Cofidis’s Damien Monier is a rider who you probably hadn’t heard of until the Giro when he won Stage 17, claiming the mountain stage into Peio Terme. From Clermont-Ferrand, the city bang in the centre of France famous for Michelin and its extinct volcanoes, he’d been a pro for six years but had only showed steady progress, nothing spectacular. Until the Giro, where a win is no fluke, you can’t win a mountain stage by chance. He’s confirming his abilities now as the top French rider on GC, currently 21st at just over ten minutes down on Andy Schleck.
What’s the secret of his success? Well Cofidis has a very good coach in Vincent Villerius. The Dutch sports scientist is a fan of power meters and is adept at getting the best out of his riders. Indeed many say Villerius’s arrival on the team was the reason Sylvain Chavanel stepped up to become a classics contender. Chavanel become a powerful rider able to win a classic, no longer the plucky rider who’d try all season long with countless attacks, hoping one day he’d get a break.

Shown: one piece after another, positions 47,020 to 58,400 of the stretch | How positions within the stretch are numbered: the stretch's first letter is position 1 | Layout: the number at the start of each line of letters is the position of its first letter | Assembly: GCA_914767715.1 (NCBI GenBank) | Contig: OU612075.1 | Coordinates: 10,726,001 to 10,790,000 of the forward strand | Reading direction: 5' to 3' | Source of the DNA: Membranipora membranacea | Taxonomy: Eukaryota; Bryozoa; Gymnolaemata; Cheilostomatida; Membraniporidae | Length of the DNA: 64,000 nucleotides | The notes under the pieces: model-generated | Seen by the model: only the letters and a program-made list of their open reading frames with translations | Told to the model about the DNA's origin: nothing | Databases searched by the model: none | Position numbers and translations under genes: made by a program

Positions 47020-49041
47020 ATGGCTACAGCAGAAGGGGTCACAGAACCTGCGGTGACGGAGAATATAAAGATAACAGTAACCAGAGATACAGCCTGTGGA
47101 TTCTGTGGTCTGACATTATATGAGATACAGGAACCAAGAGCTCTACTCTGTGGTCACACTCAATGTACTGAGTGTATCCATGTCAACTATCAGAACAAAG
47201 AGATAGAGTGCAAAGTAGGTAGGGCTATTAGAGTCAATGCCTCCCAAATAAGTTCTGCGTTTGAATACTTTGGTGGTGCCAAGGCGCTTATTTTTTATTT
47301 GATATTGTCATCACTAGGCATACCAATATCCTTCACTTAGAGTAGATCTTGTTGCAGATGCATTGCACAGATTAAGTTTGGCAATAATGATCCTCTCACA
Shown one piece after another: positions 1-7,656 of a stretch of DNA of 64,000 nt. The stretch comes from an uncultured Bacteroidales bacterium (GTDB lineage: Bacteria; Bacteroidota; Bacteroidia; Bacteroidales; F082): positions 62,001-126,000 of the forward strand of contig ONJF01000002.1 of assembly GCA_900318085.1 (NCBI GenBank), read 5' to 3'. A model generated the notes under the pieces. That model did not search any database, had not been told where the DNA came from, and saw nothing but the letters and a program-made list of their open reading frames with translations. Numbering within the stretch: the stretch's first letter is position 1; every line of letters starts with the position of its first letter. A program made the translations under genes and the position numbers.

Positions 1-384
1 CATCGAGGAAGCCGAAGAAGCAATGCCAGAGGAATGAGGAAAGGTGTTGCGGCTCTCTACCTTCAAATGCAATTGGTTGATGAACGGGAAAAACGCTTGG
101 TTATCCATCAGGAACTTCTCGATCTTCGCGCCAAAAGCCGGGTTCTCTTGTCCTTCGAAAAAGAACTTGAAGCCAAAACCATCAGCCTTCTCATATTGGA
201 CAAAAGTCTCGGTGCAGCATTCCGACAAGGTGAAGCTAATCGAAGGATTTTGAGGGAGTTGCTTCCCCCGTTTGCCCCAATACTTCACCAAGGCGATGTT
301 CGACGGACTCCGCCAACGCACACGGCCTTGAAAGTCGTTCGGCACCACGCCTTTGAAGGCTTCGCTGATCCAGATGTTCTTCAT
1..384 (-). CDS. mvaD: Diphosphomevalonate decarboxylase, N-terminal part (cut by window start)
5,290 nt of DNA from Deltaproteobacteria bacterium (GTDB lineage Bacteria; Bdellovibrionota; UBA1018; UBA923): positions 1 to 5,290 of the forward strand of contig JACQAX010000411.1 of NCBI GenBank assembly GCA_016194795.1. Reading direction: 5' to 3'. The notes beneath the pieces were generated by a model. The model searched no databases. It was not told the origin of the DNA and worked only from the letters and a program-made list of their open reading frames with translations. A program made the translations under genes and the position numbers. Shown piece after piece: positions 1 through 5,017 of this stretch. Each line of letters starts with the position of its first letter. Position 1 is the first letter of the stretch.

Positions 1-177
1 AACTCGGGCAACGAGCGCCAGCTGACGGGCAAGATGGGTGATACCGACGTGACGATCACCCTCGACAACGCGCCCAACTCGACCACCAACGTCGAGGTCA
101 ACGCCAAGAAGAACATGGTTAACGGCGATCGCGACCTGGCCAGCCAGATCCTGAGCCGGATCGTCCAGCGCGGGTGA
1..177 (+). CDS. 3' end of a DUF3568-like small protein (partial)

But Monier has an additional inspiration: his Chinese wife. Madame Monier was a visiting Chinese student at Clermont University and she got more than an education: two years ago they married.
Over the last winter she showed her husband a documentary on the Beijing Olympics and the Chinese athletes hoping to compete. Monier said it opened his eyes, he was impressed by the military-drill style training and the rigorous demands placed on Chinese athletes. He took away a belief that massive training volumes and a spartan lifestyle might give him a chance. Now don’t forget the life of a pro is already monk-like and a five hour ride is common. But Monier upped the distance significantly. As he put it, the aim was to make racing seem easy compared to a training camp or a few weeks at home. Now that’s a lot of rice.